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Courts in ConflictInterpreting the Layers of Justice in Post-Genocide Rwanda$
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Nicola Palmer

Print publication date: 2015

Print ISBN-13: 9780199398195

Published to Oxford Scholarship Online: April 2015

DOI: 10.1093/acprof:oso/9780199398195.001.0001

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PRINTED FROM OXFORD SCHOLARSHIP ONLINE (oxford.universitypressscholarship.com). (c) Copyright Oxford University Press, 2020. All Rights Reserved. An individual user may print out a PDF of a single chapter of a monograph in OSO for personal use. date: 03 August 2020

Inside the Rwandan National Courts

Inside the Rwandan National Courts

Chapter:
(p.89) 3 Inside the Rwandan National Courts
Source:
Courts in Conflict
Author(s):

Nicola Palmer

Publisher:
Oxford University Press
DOI:10.1093/acprof:oso/9780199398195.003.0004

Chapter 3 examines the objectives and practice of the Rwandan national courts, as understood inside the institution and experienced by a group of prisoners subject to the courts’ authority. Qualitative research is drawn on to show how Rwandan judges and lawyers see themselves as having focused on improving legal education standards. The chapter then lays out how these interpretations by the Rwandan legal practitioners have impacted the national courts’ engagement with the ICTR and gacaca. For a group of suspects who have been tried by the national courts, the competition between the concurrent courts is an everyday reality. However, inside the national courts, there is still an assumption that both the ICTR and gacaca will support the objectives of the national courts, evidenced in their approach to the Rule 11 bis decisions and an increased pressure on the localized gacaca courts to move toward formal procedures in their work.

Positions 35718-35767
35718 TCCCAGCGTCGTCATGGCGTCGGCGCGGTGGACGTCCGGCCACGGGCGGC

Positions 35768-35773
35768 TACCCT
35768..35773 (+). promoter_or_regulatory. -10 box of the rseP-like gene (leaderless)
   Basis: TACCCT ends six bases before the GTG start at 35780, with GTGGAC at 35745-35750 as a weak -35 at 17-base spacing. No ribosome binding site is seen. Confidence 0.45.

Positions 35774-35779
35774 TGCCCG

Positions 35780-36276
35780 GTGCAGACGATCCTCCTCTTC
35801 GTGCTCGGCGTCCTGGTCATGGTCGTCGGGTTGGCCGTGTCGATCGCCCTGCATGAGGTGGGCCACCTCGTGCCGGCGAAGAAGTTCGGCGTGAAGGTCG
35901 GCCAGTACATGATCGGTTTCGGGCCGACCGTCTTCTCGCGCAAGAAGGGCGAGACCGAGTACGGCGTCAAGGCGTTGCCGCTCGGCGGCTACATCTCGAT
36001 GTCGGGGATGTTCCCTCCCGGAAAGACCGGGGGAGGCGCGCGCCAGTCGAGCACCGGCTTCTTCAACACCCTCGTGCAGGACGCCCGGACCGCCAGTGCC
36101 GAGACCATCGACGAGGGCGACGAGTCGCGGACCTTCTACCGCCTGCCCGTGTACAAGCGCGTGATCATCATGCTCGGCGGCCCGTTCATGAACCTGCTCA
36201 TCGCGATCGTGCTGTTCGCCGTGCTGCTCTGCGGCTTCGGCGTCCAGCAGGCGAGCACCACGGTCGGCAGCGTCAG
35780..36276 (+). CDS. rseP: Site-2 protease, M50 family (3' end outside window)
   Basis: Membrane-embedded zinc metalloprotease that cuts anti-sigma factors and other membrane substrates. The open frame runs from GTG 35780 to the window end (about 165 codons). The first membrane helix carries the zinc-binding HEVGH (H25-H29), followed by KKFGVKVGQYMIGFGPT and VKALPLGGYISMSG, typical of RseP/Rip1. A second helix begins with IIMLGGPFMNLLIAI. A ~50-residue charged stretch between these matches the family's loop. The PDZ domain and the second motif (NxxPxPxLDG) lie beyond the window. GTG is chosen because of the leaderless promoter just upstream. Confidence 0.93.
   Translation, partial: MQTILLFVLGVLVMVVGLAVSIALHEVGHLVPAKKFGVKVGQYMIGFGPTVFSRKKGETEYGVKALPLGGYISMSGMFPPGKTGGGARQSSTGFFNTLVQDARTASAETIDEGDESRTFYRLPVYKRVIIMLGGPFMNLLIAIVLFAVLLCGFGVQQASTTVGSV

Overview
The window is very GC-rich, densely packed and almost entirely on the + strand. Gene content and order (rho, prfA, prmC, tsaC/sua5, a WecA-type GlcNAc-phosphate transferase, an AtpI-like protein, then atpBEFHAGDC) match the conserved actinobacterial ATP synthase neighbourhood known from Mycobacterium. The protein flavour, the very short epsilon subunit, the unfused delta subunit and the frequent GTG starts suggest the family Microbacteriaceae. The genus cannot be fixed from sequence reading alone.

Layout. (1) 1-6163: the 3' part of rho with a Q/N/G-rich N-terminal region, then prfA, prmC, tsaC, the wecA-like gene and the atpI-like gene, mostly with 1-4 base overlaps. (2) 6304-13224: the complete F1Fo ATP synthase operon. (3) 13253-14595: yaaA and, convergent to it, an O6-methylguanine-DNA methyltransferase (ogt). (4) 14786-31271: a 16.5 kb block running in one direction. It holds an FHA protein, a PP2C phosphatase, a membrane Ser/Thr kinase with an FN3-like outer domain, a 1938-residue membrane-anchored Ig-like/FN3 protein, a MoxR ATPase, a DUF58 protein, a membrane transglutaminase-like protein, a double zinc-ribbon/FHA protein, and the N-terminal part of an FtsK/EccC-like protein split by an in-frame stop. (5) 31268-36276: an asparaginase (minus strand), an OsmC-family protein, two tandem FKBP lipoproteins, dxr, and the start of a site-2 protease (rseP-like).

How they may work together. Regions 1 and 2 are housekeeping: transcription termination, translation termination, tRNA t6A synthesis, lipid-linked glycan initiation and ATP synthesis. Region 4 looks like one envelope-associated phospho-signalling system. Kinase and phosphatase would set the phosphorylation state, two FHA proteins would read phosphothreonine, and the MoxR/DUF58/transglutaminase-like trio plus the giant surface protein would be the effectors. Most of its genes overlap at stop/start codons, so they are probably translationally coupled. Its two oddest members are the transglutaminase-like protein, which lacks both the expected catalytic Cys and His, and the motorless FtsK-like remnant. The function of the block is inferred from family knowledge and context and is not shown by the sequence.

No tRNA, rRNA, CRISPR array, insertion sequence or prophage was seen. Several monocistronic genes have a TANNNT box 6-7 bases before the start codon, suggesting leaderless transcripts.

Keywords:   Rwandan national courts, objectives, legal education, prisoners, Rule 11 bis

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